Seattle, WA

The Beatles Used a Public Address System

Tree Langdon

It was 40 yrs ago today, Sgt. Pepper’s Band began to play
The Beatles - a 45 recordNickFewings/Unsplash

Well, not exactly 40 years, it’s more like 60.

When the Fab Four were in Seattle, they played to a packed audience at the old Seattle Center Coliseum. It was Aug. 21, 1964, almost 60 years ago. 

You’ve probably seen old black and white footage of the event, but you can’t hear the band. They were surrounded by at least 14 thousand screaming fans, most of them teenage girls.

A Seattle DJ and promoter, Pat O’Day brought The Beatles to the venue and introduced them to the crowd. 

“The noise was deafening,” Pat O’Day, concert promoter

They had virtually no sound equipment

The concert industry at the time was almost non-existent.

The Coliseum had poor staging, inadequate sound systems, and lighting. As a result of the screaming, no one could hear the band. Even the musicians were giving up.

O’Day described how George Harrison reacted to the noise.

“George was playing and he looks down at me like ‘what difference does it make?’ So he reached down and unplugged his guitar, looked at me, and then plugged it back in and took his hands and spread them like it doesn’t matter,” he laughs.

There was one amplifier on stage, so Paul McCartney and John Lennon shared it. Ringo played his drums without a mic and the vocals were piped through a small public address system. 

It had a few little tiny speakers hanging up by the ceiling.

It’s almost unimaginable that such a famous band was so poorly set up that they couldn’t be heard. But that’s how it was back then. 

Pat O’Day was a legend in his own time as the highest-profile DJ and dance promoter in the 60s. 

He was inspired by the shitty setup at the Coliseum show and the powerful presence of the band. He could see the immense possibility of concerts in the music industry.

While The Beatles would change the face of music, O’Day would go on to pioneer sound systems. He helped develop Concerts West, which would become the largest concert company in the world.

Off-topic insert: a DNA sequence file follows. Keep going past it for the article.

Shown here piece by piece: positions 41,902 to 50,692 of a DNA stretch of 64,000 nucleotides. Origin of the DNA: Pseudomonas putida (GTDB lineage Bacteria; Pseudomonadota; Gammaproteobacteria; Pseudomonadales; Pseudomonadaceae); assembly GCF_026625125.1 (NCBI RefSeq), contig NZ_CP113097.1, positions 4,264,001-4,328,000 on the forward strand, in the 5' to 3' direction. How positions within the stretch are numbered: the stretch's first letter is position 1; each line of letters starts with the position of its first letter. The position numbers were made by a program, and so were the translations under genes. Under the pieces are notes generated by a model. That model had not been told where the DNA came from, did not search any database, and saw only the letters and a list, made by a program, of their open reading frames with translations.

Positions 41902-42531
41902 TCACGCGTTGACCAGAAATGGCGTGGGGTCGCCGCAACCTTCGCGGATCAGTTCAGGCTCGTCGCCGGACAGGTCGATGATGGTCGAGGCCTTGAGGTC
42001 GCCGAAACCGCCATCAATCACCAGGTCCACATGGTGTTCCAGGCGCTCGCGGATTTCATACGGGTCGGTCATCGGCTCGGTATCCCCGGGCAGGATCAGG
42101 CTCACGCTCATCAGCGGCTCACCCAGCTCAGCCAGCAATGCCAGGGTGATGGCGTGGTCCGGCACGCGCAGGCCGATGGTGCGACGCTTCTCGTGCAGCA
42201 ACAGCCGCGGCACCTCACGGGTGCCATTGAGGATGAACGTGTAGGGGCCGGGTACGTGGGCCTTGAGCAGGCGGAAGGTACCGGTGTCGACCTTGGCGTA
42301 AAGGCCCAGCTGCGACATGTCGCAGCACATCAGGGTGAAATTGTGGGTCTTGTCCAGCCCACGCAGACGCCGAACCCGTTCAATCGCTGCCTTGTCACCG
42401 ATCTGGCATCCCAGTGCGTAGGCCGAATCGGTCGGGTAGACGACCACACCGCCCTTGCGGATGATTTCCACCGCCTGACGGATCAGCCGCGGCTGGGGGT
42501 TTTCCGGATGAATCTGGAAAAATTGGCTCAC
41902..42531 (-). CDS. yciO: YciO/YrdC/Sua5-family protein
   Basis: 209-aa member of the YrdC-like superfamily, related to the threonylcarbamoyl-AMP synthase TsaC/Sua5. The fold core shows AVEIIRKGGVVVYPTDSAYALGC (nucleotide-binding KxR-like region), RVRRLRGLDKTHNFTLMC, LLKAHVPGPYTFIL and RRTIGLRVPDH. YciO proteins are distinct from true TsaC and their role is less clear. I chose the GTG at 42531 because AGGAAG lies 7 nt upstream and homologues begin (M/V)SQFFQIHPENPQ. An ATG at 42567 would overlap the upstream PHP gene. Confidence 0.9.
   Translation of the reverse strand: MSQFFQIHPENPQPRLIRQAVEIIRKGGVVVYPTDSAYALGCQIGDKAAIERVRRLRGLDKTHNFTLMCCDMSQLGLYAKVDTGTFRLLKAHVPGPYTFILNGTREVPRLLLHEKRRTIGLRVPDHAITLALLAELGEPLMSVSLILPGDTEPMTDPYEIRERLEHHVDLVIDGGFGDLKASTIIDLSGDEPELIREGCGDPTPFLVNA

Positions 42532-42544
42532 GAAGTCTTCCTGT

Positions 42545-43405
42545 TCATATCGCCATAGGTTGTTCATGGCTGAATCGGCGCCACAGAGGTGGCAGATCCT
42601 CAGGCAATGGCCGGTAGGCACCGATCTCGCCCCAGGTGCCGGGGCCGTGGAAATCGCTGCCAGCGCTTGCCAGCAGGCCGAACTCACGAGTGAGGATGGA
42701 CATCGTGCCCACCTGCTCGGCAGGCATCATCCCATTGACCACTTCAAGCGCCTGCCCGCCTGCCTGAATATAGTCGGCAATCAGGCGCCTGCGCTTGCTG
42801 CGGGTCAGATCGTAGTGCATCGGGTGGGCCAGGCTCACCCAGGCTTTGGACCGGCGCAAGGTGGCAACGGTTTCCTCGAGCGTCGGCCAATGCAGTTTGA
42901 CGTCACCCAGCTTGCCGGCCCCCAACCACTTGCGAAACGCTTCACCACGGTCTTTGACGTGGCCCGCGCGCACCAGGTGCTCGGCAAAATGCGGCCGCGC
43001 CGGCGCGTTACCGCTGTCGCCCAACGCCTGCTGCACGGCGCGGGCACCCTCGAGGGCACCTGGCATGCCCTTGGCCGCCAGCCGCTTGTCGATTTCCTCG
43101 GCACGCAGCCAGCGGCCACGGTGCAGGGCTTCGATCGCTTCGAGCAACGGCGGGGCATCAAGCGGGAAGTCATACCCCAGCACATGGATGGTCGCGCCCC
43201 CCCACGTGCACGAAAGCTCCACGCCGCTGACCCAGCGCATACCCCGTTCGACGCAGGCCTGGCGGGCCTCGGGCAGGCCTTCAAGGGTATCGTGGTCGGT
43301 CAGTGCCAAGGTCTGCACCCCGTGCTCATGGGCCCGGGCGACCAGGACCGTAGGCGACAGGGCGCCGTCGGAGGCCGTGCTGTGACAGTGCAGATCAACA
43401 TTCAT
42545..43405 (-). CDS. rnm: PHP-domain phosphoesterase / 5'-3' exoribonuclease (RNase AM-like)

Some of the acts they worked with were Jimi Hendrix, Led Zeppelin, Chicago, The Beach Boys, Boy Dylan, Elton John, Three Dog Night, Frank Sinatra, and Elvis Presley.

The Fab Four went fishing

When their plane landed in Seattle, the police kept a crowd of excited fans behind barricades. They whisked the passengers off to the Edgewater Inn Hotel on Elliot Bay.

John, Paul, George, and Ringo took refuge from the mob of fans screaming, “We want The Beatles! We want The Beatles!” from outside the hotel.

The Beatles famously fished from the window of their suite at the hotel.

  •  It was the height of Beatlemania, with crazy fans swarming them where ever they stayed and many hotels refused to allow them to visit.
  • Seattle was their third stop on their world tour in February 1964.
  • The Edgewater surrounded the property with cyclone fencing to keep the fans back and used an ambulance as a way to get them to and from the hotel.
  • When it was discovered that they were staying at the Edgewater, a few devoted fans tried to swim across the Bay to get to them.

The Edgewater Hotel in Seattle

This location has deep roots in the history of rock and roll. They have hosted many legends in the music business.

They’re known for their discretion, so if you’re famous and want to be anonymous, this is the place for you.

Sources: Northbynorthwest, Seattle Times

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I love to connect humanity to technology. I write news, and fiction, exploring Worldview plots. Was a CGA/CPA in a past life. I have a lot of life experience. Parenting, Art, Finance, Investing, Auditing, Project Management, Writing, Story Grid Method, Science, Forensic Anthropology, Extensive overseas travel including Asia, Greece, Thailand.

Seattle, WA

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